As a rule of thumb, we recommend limiting caffeine intake to before 2pm; however, if you are sensitive to the effects of caffeine and/or typically go to bed around 10pm, you wouldn’t want to consume it after 12-1pm in the afternoon (which we acknowledge can be difficult for those craving an afternoon pick-me-up to combat sleepiness).
- Avoid alcohol before bed
Although alcohol can be relaxing, it may have adverse sleep effects if consumed too close to bedtime (within 3-4 hours), including fragmented and non-refreshing sleep, increased snoring, delayed onset of REM sleep, and more frequent bathroom awakenings.
READ MORE: The 15 Best + Worst Foods For Your Sleep
- Get on a consistent sleep cycle
Try your best to go to bed and get up around the same time every day—even on weekends—because the physiological part of our bodies thrive off routine and the consistency of the 24-hour day. If the schedule of when we are awake and asleep varies considerably, it can cause confusion for the body and throw off these processes, resulting in feelings of perpetual jet lag that make it difficult to get a good night's sleep.
- Cultivate an evening routine
We hear a whole lot about morning routines that help facilitate a more productive day—whether it be exercising, drinking a full glass of water, meditating, or having a healthy breakfast. But in order to set yourself up for a good start to the day, you have to invest in the end of the day, too. Here’s a list of science-backed activities to incorporate into your evening routine.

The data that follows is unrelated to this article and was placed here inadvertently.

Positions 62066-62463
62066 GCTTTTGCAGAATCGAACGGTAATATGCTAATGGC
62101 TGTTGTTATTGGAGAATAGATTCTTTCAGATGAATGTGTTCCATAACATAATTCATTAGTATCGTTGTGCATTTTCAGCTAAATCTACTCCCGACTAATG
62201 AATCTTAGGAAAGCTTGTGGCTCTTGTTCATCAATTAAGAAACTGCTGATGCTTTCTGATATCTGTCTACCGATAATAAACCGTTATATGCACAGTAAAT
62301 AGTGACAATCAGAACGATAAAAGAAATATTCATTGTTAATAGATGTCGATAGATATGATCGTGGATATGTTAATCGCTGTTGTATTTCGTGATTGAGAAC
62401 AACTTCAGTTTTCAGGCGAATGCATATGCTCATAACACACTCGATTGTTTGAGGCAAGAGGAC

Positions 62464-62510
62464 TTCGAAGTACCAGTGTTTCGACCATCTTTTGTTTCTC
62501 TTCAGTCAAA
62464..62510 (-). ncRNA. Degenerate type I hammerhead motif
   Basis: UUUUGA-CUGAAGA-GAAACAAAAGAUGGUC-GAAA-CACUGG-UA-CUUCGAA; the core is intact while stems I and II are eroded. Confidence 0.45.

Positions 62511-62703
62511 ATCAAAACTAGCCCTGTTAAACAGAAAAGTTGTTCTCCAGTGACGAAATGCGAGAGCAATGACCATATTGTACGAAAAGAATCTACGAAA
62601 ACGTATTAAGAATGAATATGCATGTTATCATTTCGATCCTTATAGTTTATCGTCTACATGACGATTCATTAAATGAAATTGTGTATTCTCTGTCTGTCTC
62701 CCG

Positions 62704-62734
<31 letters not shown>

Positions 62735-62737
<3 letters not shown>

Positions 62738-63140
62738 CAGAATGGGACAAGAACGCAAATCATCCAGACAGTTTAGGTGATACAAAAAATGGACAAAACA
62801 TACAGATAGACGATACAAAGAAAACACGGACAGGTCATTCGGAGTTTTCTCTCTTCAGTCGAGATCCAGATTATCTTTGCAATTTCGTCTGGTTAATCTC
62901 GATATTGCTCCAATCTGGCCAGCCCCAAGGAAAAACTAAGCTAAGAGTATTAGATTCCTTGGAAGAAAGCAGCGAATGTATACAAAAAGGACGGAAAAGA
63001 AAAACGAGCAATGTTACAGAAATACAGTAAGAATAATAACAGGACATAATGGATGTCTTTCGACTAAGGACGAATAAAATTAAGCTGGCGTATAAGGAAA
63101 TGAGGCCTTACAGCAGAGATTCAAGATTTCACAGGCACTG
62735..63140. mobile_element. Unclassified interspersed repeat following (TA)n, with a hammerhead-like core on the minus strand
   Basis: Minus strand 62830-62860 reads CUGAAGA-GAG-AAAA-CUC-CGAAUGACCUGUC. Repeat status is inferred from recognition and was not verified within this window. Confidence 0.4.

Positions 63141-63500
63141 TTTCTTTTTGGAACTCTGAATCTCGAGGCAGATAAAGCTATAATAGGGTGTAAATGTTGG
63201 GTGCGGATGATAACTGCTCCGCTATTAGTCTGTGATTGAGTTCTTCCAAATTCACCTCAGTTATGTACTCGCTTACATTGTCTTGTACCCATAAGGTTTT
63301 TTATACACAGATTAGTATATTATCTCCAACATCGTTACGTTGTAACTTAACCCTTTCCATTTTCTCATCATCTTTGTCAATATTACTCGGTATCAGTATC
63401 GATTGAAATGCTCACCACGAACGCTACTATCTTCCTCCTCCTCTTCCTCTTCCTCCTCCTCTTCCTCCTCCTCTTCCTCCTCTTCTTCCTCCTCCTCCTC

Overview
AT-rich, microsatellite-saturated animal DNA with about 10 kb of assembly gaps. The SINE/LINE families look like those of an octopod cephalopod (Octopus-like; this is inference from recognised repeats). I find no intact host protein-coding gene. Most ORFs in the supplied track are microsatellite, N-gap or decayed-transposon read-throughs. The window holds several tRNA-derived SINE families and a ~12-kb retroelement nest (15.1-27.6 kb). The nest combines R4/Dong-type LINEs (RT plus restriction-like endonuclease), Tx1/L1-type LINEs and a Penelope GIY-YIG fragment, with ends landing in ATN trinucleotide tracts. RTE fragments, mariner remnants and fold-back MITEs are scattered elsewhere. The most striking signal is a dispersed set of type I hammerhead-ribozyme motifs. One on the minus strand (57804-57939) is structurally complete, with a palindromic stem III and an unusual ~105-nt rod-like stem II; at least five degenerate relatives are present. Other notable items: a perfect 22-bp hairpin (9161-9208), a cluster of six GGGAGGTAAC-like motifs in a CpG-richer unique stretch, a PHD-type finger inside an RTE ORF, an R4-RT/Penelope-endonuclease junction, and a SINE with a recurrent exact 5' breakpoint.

- Avoid laying there, “trying” to sleep
If you’re in bed and not sleeping after 20-30 minutes (and not feeling sleepy), then engage in a more restful activity such as reading a non-stimulating book under dim lighting or going to a different room to perform the 4-7-8 breathing exercise. Getting out of bed to perform the relaxing activity is ideal, but if this is challenging or impossible, give it a go in bed.
- Pay attention to temperature
During certain sleep stages, our bodies do not thermoregulate as much, so if the bedroom is too hot or cold, it can lead to sleep disruptions. Right around bedtime, your body temperature drops 1-2 degrees, which signals to your internal clock that it’s time to hit the hay. We recommend keeping your bedroom at a cool 60 - 67°F.
Tired even though it feels like you slept well? There are many potential reasons for this such as sleep apnea, chronic fatigue syndrome, vitamin/mineral deficiencies, narcolepsy, mental health conditions, etc. Another possible culprit is getting too much non-REM, light sleep.
For more sleep hygiene tips, refer to our guide on 16 science-backed things to try if you can't sleep.
Interested in learning more about melatonin and how it supports better sleep? Here's what you need to know about this popular natural sleep aid. We've also compared it side-by-side with CBD to help you make an informed decision and get not just enough sleep but better quality sleep.